Timmy elsewhere

At the ASI.

This is vile, a stain upon our society

11 thoughts on “Timmy elsewhere”

  1. That fat arrogant turd Clarke–no surprise he brought in such wickedness. The sickening thing is how the entire ZaNu gang will never get the punishment that they deserve. Nor any of them for that matter. Nobody has seen BluLab rushing to undo this or any other ZaNu crap.

  2. “But how?”

    How about a petition on the Gov’t website, and a challenge to all candidates in the upcoming election (including sitting MPs), to either sign it or say why they agree with the proposals?

  3. bloke (not) in spain

    alastair harris
    “you are quite right. But how?”

    Bang a few politicians up for things they didn’t do. (If you can find any). Then don’t compensate them on release. Then you’ll see the law change……..for banged up politicians.

  4. And of course the government can loot you under the “proceeds of crime” act with fuck all evidence, so they screw you both ways.

    Still, when your entire culture is determined by who screams in rage the loudest through the media, is it a surprise?

  5. So Much for Subtlety

    Alex – “Well said. Sounds like once`convicted, the presumption is foregone even if the sentence is quashed.”

    That is often the case with things like legal appeals.

    The question is how strictly ought the liability for damages be. If I go for a drive and I injure someone, I am not held to be absolutely responsible. There is a graded response based on the degree of negligence I exhibit. Should the State be held liable to pay if the system actually worked as it was supposed to? If, in good faith, the police did their job, the prosecutors did their’s, and so on, all resulting in an unsafe conviction? The British legal system is fairly random after all. There is no reason to think it gets the right person all the time. Or even most of the time. The British public does not like to see people who are plainly guilty getting millions. Well, that’s tough, but should people who were arguably guilty get millions too even if there is no particular degree of negligence on the part of the State?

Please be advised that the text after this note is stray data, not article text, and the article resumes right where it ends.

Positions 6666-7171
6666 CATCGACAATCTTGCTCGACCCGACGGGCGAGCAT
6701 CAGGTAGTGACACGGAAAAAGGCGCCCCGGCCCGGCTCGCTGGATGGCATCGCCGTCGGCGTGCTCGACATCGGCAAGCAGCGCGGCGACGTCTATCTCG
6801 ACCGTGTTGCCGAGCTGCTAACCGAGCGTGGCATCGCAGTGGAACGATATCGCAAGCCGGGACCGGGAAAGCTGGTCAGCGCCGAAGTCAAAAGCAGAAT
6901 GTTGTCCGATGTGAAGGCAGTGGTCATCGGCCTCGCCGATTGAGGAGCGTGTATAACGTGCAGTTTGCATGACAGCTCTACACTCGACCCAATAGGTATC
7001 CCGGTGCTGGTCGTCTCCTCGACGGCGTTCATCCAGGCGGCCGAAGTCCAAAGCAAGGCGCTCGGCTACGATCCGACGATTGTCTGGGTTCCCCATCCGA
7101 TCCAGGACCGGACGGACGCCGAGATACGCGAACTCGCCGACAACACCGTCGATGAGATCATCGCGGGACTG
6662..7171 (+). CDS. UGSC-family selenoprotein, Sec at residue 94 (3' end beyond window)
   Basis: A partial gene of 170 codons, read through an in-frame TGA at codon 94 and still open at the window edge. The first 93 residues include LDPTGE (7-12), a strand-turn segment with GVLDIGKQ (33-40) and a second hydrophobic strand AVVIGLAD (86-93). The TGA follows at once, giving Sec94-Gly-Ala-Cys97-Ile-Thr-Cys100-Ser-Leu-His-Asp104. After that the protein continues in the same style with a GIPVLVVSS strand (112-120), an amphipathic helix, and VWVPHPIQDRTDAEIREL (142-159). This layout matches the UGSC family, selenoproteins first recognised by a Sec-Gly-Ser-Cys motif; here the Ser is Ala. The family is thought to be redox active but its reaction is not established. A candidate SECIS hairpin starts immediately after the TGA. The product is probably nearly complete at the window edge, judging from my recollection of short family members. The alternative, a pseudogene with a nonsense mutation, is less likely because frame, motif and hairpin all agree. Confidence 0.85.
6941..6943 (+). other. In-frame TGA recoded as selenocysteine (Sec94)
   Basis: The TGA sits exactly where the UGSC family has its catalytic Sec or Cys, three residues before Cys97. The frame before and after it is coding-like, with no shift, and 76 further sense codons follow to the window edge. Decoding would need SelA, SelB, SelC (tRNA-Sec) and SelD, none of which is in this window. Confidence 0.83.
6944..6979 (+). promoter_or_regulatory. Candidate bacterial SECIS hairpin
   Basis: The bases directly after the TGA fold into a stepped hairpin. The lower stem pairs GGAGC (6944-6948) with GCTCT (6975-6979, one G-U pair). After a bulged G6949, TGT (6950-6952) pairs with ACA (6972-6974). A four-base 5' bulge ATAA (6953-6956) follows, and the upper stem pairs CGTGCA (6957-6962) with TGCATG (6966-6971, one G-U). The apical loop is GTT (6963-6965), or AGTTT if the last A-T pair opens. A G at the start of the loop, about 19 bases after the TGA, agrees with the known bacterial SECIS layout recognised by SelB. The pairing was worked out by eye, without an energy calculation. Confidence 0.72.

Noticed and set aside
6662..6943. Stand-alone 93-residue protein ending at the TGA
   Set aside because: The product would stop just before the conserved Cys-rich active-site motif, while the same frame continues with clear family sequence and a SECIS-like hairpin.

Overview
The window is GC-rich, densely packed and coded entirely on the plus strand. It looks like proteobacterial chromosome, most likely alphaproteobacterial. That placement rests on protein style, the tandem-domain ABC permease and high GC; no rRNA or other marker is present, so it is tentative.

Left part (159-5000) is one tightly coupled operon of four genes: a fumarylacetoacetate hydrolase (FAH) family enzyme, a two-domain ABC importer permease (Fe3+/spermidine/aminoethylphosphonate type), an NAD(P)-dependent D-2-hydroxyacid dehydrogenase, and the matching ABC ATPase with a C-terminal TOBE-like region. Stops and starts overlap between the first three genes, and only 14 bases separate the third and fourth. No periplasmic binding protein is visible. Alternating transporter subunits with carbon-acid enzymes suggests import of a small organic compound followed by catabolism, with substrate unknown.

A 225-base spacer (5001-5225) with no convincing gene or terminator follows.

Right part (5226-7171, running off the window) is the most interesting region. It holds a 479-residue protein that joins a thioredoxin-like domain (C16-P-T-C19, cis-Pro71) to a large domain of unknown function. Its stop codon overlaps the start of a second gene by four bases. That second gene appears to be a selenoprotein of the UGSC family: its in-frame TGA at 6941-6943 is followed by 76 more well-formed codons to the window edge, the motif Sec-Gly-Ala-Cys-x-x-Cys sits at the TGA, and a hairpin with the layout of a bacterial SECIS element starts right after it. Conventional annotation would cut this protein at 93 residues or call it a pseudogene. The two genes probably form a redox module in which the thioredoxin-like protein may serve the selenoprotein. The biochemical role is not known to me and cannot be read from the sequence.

Sometimes bad things happen. The way to stop it is to concentrate on the state employees who do bad things. Improve standards. Not to throw millions of tax payers’ money around after the event.

  6. Bloke in Costa Rica

    ” There is no reason to think it gets the right person […] most of the time.”

    What? Of course it does. The overwhelming majority of people convicted of a crime are guilty of committing that crime. A slightly smaller, but still overwhelming, majority of people tried for a crime are guilty of committing that crime. It couldn’t be otherwise. Imagine the consequences if it were not the case that “most” cases brought to trial had the right defendant. Because that’s your contention, and it’s bollocks on a stick.

    The point is that under any form of justice that a libertarian would recognise a major element should be restitutive. Although there is no means of making a wrongly-convicted person completely whole again, to say that because the actual guilty party remains unpunished the victim of injustice has no claim is utterly wicked. The mechanism by which we indict, try, convict and sentence people has arisen naturally and organically (hence the name Common Law) so there is a responsibility incumbent on all of us to make sure that if someone is victimised by it they are set right to the greatest extent possible. This is basic Golden Rule stuff. It’s practically axiomatic.